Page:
Frequently Asked Questions
Q: Why is it so difficult to do business in China?
A: Business in China is based on trust relationships and that trust can only be achieved after many meetings to get to know each other or through connections in a guanxi. (see right column)

Q: How do we get to know the right people?
A: Use a consultant who has the guanxi through which he/she can open the right doors and introduce people to build the relationship with.

Q: How is business done in China?
A: Western people focus on negotiating a contract and following that contract by the letter. In China a contract is typically only an understanding of the cooperation. Be prepared to be flexible in the execution of the contract as many deviations from the contract will take place. Trust that the intentions of the Chinese partners are good and honest. Keep a healthy critical eye on the situation and be prepared to negotiate every deviation. Never forget to communicate with your Chinese partner. A local consultant like SIBCO can help in these situations.
Guanxi describes the basic dynamic in personalized networks of influence, and is a central idea in Chinese society. At its most basic, guanxi describes a personal connection between two people in which one is able to prevail upon another to perform a favor or service, or be prevailed upon. The two people need not be of equal social status. Guanxi can also be used to describe a network of contacts, which an individual can call upon when something needs to be done, and through which he or she can exert influence on behalf of another. In addition, guanxi can describe a state of general understanding between two people: "he/she is aware of my wants/needs and will take them into account when deciding her/his course of future actions which concern or could concern me without any specific discussion or request".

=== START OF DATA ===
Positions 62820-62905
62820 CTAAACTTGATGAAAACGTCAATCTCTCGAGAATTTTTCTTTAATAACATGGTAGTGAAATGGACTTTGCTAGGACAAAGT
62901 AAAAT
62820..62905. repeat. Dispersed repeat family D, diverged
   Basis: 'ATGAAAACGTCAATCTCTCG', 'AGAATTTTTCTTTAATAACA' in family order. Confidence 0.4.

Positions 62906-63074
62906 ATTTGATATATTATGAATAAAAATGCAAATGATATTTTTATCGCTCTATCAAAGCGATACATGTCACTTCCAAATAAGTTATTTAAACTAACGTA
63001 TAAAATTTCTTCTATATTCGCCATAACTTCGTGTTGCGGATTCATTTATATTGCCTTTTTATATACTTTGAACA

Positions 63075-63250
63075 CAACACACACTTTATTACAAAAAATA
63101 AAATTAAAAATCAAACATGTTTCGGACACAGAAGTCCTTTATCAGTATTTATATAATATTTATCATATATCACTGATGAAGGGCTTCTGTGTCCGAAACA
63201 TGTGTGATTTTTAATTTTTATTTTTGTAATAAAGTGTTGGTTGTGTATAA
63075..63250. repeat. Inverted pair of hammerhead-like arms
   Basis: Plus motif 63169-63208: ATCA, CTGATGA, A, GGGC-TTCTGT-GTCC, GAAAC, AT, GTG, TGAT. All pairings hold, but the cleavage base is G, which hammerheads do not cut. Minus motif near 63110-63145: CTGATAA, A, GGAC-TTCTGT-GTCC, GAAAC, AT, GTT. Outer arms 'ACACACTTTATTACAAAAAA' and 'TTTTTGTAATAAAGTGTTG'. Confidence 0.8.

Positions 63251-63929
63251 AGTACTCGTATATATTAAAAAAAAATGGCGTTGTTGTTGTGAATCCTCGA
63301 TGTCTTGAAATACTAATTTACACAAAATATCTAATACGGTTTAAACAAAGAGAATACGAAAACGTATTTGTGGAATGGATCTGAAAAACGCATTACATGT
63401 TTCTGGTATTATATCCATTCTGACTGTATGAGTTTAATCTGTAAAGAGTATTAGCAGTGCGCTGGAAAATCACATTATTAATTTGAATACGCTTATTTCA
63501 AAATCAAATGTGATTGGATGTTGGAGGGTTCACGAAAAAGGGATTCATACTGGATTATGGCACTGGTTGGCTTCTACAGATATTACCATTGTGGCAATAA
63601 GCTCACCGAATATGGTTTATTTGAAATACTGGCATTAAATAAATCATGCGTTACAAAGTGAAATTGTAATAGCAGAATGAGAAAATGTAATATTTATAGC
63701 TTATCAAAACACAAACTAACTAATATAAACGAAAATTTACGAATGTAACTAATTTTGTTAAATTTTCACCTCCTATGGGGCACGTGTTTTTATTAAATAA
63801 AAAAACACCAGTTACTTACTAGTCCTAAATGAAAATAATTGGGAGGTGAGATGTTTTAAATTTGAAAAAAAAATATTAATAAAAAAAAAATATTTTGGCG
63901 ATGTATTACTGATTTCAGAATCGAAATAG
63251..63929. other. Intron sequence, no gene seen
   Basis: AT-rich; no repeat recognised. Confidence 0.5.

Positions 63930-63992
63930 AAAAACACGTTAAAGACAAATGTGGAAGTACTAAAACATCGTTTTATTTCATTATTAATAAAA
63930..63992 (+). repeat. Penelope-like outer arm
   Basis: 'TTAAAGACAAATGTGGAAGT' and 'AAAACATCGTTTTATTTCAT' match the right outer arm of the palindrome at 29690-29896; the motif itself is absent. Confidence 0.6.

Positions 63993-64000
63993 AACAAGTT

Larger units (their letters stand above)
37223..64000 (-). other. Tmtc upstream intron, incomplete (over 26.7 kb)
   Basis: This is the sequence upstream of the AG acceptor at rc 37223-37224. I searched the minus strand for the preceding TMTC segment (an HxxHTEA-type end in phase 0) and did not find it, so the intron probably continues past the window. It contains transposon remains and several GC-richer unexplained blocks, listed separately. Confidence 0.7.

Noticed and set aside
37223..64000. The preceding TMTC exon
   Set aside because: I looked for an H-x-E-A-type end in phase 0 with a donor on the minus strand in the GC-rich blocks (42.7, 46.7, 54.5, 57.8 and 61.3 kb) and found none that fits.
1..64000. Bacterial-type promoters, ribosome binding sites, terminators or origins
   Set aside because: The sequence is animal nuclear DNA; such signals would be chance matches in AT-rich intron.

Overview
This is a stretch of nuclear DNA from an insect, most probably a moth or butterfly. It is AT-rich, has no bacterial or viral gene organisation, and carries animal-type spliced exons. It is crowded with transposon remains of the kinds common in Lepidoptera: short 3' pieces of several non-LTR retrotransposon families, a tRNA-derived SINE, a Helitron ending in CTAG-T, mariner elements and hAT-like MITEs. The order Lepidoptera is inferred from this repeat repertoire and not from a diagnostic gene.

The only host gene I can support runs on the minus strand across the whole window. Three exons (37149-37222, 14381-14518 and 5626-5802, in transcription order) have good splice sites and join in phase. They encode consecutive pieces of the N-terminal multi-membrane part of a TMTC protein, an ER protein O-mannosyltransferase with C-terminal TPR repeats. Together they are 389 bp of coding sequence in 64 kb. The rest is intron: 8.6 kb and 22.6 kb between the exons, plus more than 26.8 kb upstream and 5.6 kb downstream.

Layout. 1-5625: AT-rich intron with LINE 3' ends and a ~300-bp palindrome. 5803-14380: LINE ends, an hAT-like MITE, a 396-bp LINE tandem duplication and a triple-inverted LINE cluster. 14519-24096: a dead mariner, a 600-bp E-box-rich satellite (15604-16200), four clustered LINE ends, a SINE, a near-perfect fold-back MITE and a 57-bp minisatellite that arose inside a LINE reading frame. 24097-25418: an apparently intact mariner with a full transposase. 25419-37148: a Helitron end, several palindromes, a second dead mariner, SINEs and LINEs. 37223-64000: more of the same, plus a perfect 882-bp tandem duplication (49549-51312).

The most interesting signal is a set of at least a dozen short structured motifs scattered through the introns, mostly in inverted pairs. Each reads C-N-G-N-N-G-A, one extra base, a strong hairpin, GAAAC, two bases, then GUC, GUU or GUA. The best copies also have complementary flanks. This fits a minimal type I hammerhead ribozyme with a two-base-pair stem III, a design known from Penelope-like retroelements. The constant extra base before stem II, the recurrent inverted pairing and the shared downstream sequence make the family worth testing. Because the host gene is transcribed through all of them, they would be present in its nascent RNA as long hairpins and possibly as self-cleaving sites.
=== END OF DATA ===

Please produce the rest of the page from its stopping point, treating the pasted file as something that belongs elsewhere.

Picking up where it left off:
Guanxi refers to the benefits gained from social connections and usually extends from extended family, school friends, workmates and members of common clubs or organizations. It is custom for Chinese people to cultivate an intricate web of guanxi relationships, which may expand in a huge number of directions, and includes lifelong relationships. Staying in contact with members of your network is not necessary to bind reciprocal obligations. Reciprocal favors are the key factor to maintaining one's guanxi web, failure to reciprocate is considered an unforgivable offense. The more you ask of someone the more you owe them. Guanxi can perpetuate a never ending cycle of favors.
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